Even if you think you know how customers use your product, take the time to make sure. Listen to the exact words they use to describe what jobs your product enables them to do better/faster, and hear their reasons why this matters. I often tell my messaging clients their customers will almost always surprise them. Talking to customers also helps you understand how they talk about their problems so you can mirror their language in your copy. (Instead of using industry jargon words like seamless, all-in-one, or streamline).

Founders and product creators who know the most about a product often have the hardest time creating compelling messaging to sell it. For one, objectivity and impartiality fly out the window. Those close to a product tend to think in features—what the tool does. They get stuck in a loop of using comfortable internal language that makes it onto their website but likely won’t resonate with prospects.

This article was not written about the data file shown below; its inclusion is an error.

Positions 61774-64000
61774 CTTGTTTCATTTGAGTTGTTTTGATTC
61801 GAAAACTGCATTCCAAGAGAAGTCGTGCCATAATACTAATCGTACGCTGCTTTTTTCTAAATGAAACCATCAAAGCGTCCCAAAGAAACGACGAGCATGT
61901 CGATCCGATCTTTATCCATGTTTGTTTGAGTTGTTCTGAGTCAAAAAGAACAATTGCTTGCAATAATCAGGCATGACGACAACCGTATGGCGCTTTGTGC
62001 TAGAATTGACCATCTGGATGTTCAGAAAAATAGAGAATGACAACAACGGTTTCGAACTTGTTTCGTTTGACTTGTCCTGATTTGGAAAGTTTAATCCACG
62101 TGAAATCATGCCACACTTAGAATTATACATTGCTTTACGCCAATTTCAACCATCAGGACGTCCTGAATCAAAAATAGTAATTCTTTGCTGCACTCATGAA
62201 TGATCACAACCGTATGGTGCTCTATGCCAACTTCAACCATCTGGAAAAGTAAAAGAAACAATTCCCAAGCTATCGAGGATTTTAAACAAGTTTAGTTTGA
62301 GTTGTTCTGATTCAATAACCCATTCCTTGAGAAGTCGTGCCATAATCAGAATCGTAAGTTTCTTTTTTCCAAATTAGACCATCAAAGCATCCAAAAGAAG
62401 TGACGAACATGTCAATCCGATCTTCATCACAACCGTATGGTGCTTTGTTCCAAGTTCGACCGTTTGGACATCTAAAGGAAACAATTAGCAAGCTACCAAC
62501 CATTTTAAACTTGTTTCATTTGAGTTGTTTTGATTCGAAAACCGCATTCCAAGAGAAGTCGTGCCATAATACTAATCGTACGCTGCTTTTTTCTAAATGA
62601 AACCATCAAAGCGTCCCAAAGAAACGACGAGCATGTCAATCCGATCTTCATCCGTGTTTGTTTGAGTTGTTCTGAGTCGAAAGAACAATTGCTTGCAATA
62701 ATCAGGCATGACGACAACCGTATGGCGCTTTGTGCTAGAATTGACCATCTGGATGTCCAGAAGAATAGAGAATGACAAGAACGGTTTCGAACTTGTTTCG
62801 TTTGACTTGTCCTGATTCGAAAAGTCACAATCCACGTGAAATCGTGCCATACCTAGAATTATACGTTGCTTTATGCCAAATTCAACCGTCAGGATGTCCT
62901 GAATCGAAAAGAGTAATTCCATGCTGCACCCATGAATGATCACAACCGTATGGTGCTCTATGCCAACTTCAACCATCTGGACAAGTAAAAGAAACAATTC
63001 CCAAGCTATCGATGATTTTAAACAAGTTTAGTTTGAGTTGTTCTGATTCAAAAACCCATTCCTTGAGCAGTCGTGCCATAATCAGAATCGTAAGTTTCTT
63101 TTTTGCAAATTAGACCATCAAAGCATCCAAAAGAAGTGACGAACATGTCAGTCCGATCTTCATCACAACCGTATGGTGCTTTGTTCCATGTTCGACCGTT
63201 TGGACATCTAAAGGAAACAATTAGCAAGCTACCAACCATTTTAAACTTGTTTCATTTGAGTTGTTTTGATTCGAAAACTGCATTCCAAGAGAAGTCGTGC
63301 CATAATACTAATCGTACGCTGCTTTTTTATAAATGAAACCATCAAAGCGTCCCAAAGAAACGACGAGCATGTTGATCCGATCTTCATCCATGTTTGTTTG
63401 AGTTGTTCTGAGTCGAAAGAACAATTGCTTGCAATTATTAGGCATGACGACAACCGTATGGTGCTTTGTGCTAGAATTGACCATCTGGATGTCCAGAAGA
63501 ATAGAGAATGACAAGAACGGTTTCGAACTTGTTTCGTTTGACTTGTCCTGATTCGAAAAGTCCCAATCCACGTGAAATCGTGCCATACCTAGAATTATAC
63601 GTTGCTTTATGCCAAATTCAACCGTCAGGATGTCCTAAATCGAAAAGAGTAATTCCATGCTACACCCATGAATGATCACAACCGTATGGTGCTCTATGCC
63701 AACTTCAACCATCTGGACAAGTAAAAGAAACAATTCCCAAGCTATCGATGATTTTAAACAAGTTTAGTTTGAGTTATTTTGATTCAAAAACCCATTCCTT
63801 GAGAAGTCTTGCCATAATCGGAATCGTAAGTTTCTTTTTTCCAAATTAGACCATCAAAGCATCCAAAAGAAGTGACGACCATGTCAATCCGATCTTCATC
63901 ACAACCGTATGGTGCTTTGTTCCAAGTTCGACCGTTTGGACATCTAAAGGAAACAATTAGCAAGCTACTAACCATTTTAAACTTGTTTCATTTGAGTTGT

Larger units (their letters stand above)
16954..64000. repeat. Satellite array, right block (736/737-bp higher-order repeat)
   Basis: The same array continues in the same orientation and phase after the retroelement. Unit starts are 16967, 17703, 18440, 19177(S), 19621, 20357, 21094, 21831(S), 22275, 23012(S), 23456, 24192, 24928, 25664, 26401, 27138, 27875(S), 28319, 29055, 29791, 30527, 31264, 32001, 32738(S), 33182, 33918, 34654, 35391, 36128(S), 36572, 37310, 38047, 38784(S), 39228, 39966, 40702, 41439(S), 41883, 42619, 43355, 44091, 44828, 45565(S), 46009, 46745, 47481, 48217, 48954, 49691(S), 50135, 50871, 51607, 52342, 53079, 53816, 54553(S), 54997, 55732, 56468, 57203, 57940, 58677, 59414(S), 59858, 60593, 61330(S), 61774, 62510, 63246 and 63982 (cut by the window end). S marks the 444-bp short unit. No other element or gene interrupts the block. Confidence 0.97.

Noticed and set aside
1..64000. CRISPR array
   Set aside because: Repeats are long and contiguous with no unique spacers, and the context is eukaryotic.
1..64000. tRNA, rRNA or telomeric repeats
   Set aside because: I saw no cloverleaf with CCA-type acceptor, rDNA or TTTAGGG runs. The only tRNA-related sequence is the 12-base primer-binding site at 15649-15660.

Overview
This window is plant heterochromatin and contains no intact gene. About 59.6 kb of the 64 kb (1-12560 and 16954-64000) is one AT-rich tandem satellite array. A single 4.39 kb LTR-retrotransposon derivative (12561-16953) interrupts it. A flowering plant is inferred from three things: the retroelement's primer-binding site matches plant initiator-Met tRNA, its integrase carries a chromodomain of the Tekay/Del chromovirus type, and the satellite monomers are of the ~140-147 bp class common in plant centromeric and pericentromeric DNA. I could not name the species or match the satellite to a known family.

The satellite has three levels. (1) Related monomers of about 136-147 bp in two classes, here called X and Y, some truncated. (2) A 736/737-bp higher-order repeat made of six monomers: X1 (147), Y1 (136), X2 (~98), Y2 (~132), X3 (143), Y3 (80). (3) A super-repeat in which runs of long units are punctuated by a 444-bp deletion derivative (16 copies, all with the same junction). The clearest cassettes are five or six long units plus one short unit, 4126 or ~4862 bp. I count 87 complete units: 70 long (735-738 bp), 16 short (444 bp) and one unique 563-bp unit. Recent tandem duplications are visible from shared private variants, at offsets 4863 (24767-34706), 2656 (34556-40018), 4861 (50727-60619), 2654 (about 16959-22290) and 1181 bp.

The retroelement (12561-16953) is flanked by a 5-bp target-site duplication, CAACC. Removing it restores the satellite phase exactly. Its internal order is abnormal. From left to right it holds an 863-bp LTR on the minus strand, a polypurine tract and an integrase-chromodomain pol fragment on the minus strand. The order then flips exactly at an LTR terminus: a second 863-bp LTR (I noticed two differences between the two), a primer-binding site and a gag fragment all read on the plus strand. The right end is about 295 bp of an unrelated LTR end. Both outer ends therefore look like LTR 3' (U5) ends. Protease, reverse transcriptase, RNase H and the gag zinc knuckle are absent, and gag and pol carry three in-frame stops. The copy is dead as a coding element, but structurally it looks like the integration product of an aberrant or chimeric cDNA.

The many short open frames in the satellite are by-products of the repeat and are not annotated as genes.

To get started, focus on customers who signed on with you fairly recently and rave about your product. You want to attract more of these people. Recent customers will have a fresher memory of what made them choose your product.

Insightful questions to ask in customer interviews:

1. What was going on in your life that made you choose our product? (Hat tip to Louis Grenier and Joanna Wiebe for this question. Ask this instead of a question like ‘Why did you choose us?’ Avoid why questions because they discourage customers from describing the full picture.)
2. What alternatives did you consider?
3. Why did you choose us?
4. What hesitations did you have around switching to us? (It doesn’t need to be another competitor. Sometimes, things like spreadsheets, pen and paper, or the status quo are your strongest competition.)